2 Data and Methods

We compiled and merged shipborne multibeam bathymetric data from the Global Multi-Resolution Topography (GMRT) synthesis (Ryan et al., 2009) and the Japan Agency for Marine-Earth Science and Technology (JAMSTEC). Data from these databases were complemented with bathymetric information from several individual research cruises which were carried out in the region of the Bouvet triple junction (Ligi et al., 1999), along the Romanche (Ligi et al., 2002), St. Paul (Maia et al., 2016), and Chain (Harmon et al., 2018) transforms, as well as along the Central Indian Ridge (Okino et al., 2015). All the data were quality checked and regridded to a 100-m cell size for further processing and analyzing by using the ArcGIS Desktop software. Based on this compilation, we were able to generate maps of shipborne bathymetry for 94 OTFs, including 8 OTFs from the ultraslow-spreading Southwest Indian Ridge, 30 OTFs from the slow-spreading Central Indian Ridge and Mid-Atlantic Ridge, and 56 OTFs from the intermediate-spreading Southeast Indian Ridge, Chile Rise, Pacific Antarctic Ridge, Juan de Fuca Ridge, and Galapagos Ridge (Figure 1a).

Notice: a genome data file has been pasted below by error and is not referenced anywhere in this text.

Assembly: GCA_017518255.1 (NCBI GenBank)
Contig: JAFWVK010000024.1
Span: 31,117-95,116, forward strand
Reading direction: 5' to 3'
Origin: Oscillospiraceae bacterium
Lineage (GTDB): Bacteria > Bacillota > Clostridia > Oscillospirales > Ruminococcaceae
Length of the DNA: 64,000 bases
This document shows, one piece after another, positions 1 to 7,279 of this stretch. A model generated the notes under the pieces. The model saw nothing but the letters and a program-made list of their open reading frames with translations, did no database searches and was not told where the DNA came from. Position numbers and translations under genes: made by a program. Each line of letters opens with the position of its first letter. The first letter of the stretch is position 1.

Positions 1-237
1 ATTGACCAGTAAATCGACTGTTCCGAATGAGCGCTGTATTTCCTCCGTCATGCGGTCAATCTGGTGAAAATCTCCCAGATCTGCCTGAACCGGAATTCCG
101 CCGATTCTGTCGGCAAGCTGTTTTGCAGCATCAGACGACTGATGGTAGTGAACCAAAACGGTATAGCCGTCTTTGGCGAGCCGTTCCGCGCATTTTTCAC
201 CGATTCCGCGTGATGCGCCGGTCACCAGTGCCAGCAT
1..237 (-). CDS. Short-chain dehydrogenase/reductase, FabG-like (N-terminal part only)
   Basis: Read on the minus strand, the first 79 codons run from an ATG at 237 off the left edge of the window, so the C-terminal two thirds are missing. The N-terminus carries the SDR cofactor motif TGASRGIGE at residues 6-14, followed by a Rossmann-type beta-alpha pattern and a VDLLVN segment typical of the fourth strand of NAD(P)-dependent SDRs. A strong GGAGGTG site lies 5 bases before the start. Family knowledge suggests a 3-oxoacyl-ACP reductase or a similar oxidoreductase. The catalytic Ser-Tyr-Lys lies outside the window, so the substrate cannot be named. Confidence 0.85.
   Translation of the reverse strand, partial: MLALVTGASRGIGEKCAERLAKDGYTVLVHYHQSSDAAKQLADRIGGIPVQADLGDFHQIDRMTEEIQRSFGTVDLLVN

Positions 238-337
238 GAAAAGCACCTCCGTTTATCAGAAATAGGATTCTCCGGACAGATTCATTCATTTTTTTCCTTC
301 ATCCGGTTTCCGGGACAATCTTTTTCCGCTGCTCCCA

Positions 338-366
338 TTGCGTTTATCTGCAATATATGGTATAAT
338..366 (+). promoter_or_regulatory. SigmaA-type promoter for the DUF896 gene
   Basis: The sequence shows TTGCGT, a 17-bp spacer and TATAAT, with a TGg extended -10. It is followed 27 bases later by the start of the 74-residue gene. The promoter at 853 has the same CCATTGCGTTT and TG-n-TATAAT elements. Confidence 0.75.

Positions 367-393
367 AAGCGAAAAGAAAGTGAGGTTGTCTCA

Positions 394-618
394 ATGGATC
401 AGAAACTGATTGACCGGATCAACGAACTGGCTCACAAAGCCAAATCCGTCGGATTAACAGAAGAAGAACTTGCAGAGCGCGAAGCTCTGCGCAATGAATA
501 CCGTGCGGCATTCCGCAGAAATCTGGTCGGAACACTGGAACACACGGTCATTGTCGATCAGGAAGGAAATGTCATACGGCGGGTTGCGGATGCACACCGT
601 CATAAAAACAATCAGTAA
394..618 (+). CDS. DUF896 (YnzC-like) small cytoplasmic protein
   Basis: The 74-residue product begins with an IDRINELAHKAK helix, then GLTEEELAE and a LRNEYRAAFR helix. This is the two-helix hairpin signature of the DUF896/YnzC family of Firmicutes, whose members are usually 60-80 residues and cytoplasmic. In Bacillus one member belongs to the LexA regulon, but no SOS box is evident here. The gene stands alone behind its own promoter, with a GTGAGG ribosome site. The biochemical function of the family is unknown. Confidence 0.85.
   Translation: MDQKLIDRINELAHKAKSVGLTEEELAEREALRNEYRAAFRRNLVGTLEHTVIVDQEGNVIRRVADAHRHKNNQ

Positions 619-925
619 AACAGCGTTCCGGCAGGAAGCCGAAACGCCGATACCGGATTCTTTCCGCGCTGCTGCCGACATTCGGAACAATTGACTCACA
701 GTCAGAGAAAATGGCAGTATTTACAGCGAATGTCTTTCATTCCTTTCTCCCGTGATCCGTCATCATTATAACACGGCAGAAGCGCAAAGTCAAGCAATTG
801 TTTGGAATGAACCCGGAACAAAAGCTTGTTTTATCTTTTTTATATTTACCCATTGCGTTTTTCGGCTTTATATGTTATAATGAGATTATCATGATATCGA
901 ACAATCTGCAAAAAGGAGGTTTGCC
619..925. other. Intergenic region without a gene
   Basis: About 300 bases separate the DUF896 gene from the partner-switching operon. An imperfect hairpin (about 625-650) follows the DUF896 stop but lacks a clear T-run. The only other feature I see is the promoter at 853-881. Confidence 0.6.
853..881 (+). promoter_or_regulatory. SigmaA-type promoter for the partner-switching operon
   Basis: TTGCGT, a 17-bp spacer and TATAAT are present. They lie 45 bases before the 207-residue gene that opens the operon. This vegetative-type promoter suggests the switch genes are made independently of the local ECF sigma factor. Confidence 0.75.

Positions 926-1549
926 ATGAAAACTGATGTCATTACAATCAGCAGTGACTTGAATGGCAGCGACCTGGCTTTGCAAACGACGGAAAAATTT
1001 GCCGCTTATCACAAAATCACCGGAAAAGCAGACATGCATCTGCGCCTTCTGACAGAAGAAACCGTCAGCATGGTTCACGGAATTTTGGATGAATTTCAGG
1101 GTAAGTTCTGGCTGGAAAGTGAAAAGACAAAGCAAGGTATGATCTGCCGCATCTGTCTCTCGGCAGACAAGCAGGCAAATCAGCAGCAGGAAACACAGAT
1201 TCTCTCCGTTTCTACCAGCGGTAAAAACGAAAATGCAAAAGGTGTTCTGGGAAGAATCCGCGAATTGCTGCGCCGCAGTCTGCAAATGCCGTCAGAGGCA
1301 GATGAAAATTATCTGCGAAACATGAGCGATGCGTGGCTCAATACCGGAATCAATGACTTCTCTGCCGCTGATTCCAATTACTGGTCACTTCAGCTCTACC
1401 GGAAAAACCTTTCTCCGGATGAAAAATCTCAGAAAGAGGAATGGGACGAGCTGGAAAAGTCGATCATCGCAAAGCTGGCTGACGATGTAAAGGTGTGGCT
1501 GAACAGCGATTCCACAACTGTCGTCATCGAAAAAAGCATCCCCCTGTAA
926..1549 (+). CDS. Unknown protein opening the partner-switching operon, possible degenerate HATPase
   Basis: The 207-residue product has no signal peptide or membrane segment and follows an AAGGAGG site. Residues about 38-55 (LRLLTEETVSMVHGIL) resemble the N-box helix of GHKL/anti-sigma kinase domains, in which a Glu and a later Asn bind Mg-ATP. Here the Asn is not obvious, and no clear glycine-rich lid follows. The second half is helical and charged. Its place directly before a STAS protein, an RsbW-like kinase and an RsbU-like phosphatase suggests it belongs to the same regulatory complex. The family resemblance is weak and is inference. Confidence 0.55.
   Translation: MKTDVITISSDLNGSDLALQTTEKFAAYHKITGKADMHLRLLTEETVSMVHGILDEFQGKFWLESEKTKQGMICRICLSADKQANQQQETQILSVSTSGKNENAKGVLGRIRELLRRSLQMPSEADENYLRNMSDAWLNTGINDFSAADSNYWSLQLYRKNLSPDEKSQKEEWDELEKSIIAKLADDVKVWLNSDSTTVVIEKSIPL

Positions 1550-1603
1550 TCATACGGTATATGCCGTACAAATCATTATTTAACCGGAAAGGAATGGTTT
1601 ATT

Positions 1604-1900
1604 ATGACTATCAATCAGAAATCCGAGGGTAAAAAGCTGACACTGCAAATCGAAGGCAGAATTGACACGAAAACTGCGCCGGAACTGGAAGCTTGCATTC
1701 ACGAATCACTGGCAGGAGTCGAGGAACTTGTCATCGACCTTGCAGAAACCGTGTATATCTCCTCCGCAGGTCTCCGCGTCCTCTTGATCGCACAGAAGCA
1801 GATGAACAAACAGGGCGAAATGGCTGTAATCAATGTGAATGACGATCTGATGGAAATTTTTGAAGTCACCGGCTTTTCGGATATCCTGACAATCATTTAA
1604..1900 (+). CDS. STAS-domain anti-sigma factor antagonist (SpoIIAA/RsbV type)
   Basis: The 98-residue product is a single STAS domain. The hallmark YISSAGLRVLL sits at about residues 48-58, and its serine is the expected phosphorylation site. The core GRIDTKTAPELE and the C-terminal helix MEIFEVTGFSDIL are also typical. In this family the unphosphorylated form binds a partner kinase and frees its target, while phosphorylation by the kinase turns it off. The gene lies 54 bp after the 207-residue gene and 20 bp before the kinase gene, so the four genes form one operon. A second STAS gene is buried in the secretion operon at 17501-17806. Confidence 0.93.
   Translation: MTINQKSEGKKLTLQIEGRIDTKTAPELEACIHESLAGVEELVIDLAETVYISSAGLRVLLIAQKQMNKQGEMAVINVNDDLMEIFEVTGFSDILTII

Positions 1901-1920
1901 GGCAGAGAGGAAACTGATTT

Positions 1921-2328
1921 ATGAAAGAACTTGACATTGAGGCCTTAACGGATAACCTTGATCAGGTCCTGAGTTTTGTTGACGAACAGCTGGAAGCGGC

We used the merged bathymetric datasets to study the systematics of OTFs, including length, width, depth, and their standard deviation. Figures 1b–1e illustrate characteristic structural elements of OTFs for the Chain transform (Figures 1b–1d) and the Chiloe transform (Figure 1e). At mid-ocean ridges, an active OTF is bounded by the two ridge-transform intersections (RTIs), where the tectonic stresses rotate over tens of degrees from ridge normal extension to strike-slip motion along the OTF (Figure 1b). Thus, the length of an OTF can be best defined by the distance between the two RTIs. Unfortunately, most OTFs and adjacent mid-ocean ridges lack high-resolution magnetic data to define seafloor ages along OTFs (Text S2, Figure S1, and Table S1 in Supporting Information S1). We therefore defined the age-offset as the transform fault length divided by the half-spreading rate derived from MORVEL (DeMets et al., 2010). While the length of an OTF can readily be derived, the rugged morphology of transform domains calls for a robust definition of key parameters like depth and width. At intermediate, slow and ultraslow spreading rates, the transform fault generally runs along a deep transform valley, which is usually flanked by the abyssal hills, transverse ridges, or oceanic core complexes developing at inside corner setting. From both bounding walls, the seafloor slopes steeply down into the transform valley. The slope map of the Chain transform (Figure 1c) highlights the transition from the steep slopes of the flanking valley walls to the flat seafloor of the valley. We used this characteristic feature to derive the outline or perimeter of the valley, including additional tectonic features such as submarine volcanos or flower structures (Figure 1b) in the deep valley. Thus, we calculated the slope gradient of the seafloor and manually defined a polygon (in red color, Figure 1b) at the toe of the steep slope of the valley walls where the seabed grades into a flat or gently sloping floor within the valley. Toward the RTIs, the polygon is truncated by two parallel lines perpendicular to the long axis of the transform fault, at a distance of 5–15 km from the RTIs to avoid morphological edge effects (DeMets et al., 2010; Grevemeyer et al., 2021). In the case of Chain transform fault, ridge axis at the RTI curves into the deep valley, causing J-shaped abyssal curvatures within a distance of ∼5 km from the RTI. Thus, the polygon outlining valley wall scarps was truncated by two vertical lines of the transform axis at a distance of 5 km from both RTIs (Figure 1b). To derive the width of the transform valley, we used parallel lines at 1 km spacing which trend perpendicular to the transform axis. The lines are truncated on both sides by the outline of the transform valley (red lines, Figure 1d). The width is then defined as the mean length of these truncated lines, from which the standard deviation is also measured. Using ArcGIS, data points from the bathymetry inside of the polygon were extracted and used to derive mean depth and its standard deviation. Besides, the area, perimeter and area/perimeter ratio of the outline of the transform valley were also measured in this study.